Name Theory: Now Staring Your Imagination

Imagination is the greatest tool for writers, and for all creative people. Creative people need to be able to envision things others will never dream of, from names to descriptions to whole worlds!

You may notice in my character namings that I often will describe how I see the character I’ve been asked to name, such as in this week’s naming when I said that “I imagine [she] goes from silent to screaming when provoked.” The description that a writer gives me of a character is a starting off point for me to envision that character—just as it will be for a reader—and I use my imagination to grow that character into someone I can “see” well enough to name.

Today I have to do this for myself.

A week or so ago I finally got around to seeing The Hobbit—or, at least, I saw some of it. During the movie I was completely distracted by my own imagination. For years I’ve wondered if I would ever write a Fantasy novel, and I’ve usually leaned towards no, but as I watched Bilbo start his adventure of a lifetime I suddenly got an idea for how I would write my own Fantasy.

I have little interest in adult Fantasy, so my story is more in the league of a Middle Grade Fantasy Adventure but with Young Adult protagonists and with a Young Adult perspective. It stars a regular teen from our world who is transported into another world.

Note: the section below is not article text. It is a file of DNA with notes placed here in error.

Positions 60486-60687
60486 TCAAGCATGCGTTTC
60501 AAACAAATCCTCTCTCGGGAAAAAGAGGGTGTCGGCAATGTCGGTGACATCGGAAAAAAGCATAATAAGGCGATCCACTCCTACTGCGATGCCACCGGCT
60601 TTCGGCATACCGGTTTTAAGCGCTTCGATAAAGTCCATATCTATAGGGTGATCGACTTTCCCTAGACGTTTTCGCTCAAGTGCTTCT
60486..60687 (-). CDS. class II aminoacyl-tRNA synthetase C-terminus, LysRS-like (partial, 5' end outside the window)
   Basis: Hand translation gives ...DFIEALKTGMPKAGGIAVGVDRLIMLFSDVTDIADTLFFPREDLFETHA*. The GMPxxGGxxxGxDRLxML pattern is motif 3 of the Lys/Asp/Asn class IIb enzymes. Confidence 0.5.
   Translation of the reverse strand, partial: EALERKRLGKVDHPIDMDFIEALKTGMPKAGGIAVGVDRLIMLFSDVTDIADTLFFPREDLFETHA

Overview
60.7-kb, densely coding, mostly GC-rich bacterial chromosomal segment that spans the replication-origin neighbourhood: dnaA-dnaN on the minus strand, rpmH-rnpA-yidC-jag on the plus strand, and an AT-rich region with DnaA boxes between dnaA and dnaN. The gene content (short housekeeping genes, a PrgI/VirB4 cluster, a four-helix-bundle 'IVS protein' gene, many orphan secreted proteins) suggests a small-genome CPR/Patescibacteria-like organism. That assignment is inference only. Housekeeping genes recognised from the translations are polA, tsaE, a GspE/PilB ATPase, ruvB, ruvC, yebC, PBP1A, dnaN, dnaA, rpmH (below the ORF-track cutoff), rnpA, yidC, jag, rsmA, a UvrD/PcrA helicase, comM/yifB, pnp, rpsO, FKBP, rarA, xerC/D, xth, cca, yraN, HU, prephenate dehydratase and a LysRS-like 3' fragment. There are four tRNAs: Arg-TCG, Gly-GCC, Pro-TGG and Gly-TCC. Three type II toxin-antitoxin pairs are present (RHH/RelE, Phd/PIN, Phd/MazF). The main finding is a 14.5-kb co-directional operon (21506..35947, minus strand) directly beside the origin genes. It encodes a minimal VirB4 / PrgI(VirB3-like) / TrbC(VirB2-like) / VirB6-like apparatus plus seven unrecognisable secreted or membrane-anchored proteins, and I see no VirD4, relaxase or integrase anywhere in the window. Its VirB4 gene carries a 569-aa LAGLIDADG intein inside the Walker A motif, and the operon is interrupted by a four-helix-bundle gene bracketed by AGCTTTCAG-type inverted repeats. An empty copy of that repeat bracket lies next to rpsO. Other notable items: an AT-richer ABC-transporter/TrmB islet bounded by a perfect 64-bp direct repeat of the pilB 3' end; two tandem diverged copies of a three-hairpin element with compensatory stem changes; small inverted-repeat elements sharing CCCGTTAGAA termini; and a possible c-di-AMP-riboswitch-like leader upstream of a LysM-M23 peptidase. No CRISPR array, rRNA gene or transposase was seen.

For him I will need an unremarkable sort of name for a teen boy, a David sort of name but with less of a classic quality. Nothing trendy for this boy, and nothing that sounds cool or hot.

For him I’ll be studying the Social Security Administration’s list of Baby Names to find the right fit.

However, for the other main characters I will need another sort of inspiration. After reading a post a few weeks ago on the Western bias of most Fantasy, including the predominant use of Western names or made-up names that mimic Western names, I have decided that I will try to use names from a less familiar Eastern culture. I’m considering using Thai names, as they seem to have the right sound for me while not being as recognizable as Chinese or Indian names would be to the Western ear.

Also, using Eastern names will help my imagination to create characters that are less stereotype—Princess, Overlord, Page—and more realistic and rounded. It will also be more fun.

Because that’s what writing is—fun. And that’s what the imagination does—it says let’s pretend, let’s go on an adventure with these characters and see what happens to them, let’s transcend what’s already been created and discover a new world to share with others.

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